It is hardly surprising then that there could be a lot to fret about your “role” as a dramaturg. But really there are usually more than enough people fretting about their role and wrestling with their’s and each other’s egos in a theatrical company without adding another one to the mix. So it’s good that you have put the emphasis on what a dramaturg can do, rather than what a dramaturg is. The clue is in the title, as helpful game show hosts are wont to say. What I would question is that in your list of what a dramaturg can do to help writers and directors, many of these things, in my opinion, would be seen as mainly helpful to just the theatre or the director. In Europe where the dramaturg’s role is accepted I would certainly think that these tasks would be what you would be expected to do. But not so here. Here we mostly have “literary managers” not dramaturgs and their jobs are defined more by their relationships with writers, not directors. They are more likely to be found in theatres and companies that specialise in new writing than regional reps or companies whose policy is more mixed. The role of the literary manager is possibly even more ambiguous than that of the dramaturg. Dave Hare did it for a little while at the Royal Court but couldn’t really see the point of it, as did Lord Byron for someone else. Apparently he used to just throw scripts out of the window. Nowadays, the usually more developed nature of their relationships with playwrights entails facing in two directions at once: part of the team that guides the artistic programme of the theatre or company, but also advocating for the interests of a range of different individual playwrights within that programme. The playwright Paul Godfrey has characterised the relationship between theatre and playwright as sometimes resembling a “degraded” version of the parent/child relationship. The child craves the recognition of the parent but resents its authority. The adult delights in what the child brings to that relationship but resents the responsibility of it. And so, the literary manager sometimes finds him or herself in the role of family psychiatrist. Nevertheless, in this country, writers remain the theatre’s greatest cultural resource. So the network could consider ways in which it can help playwrights too. Maybe also what the limits of that “help” might be.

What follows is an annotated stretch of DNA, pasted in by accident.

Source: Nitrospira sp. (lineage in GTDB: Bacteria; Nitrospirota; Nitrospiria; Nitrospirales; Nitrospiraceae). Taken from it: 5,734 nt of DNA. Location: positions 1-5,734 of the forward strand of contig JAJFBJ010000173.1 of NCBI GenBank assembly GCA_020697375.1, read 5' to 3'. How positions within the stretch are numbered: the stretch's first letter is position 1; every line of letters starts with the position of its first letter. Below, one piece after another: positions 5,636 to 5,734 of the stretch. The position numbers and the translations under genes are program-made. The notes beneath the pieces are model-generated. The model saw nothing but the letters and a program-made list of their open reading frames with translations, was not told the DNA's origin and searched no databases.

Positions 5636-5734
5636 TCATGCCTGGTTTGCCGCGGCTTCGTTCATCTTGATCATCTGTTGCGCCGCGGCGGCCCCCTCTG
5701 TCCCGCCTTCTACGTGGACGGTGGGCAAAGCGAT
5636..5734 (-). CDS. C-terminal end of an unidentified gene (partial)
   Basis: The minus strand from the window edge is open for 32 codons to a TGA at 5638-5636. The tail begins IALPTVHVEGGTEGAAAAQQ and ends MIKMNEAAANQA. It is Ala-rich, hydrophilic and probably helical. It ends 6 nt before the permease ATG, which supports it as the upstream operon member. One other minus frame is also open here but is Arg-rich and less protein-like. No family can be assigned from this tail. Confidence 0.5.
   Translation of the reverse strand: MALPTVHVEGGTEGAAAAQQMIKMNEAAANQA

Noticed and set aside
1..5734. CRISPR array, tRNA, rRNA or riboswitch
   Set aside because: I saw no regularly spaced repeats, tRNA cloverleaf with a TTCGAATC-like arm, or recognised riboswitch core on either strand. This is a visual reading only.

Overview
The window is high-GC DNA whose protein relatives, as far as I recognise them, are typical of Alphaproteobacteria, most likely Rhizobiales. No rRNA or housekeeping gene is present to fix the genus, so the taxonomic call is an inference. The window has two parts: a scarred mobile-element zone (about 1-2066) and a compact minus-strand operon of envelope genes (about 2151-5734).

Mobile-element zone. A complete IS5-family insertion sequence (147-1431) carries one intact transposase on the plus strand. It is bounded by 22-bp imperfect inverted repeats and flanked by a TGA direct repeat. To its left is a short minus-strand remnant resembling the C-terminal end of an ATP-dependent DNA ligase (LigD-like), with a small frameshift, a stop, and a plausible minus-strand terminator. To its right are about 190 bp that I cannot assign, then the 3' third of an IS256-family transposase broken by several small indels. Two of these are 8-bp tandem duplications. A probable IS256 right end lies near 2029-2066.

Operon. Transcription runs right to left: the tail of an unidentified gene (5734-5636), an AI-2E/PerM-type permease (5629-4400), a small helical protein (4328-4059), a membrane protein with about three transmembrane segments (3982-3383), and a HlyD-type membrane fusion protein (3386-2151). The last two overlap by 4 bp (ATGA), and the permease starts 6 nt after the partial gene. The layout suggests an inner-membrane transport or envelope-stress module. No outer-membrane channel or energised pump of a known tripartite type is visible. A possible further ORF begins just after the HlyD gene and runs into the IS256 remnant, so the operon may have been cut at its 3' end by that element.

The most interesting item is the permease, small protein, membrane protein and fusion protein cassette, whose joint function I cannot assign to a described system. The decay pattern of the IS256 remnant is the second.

In what ways can a literary manager or dramaturg contribute to change? First of all, I think it’s very easy for them to contribute to the exact opposite. For the purposes of argument, I have suggested that Europeans tend to understand and appreciate dramaturgs more. This is true, but only partly so. In the aftermath of the revolutions in Eastern Europe that overthrew Communism many dramaturgs were turfed out of theatres. This was because these jobs had been perfect sinecures for Communist Party placements, where their “advisory” capacity was exploited to the full to ensure that only “safe” work made it to the stage. Similarly, you can give yourself an easy life in such a job by insisting on received ideas about the repertoire and/ or “proper plays”, and by ignoring changes in the work or your audience. You could approach the job rather like the Artistic Director who is prone to making remarks like “it is apparent that the Welsh are not yet ready for Anton Chekhov”, notwithstanding the fact that his company is based in Wales. I doubt you would get much joy out of it though. I think that you would not be even beginning to ask the question that might lead to the solution. So perhaps then you would have already become part of the problem.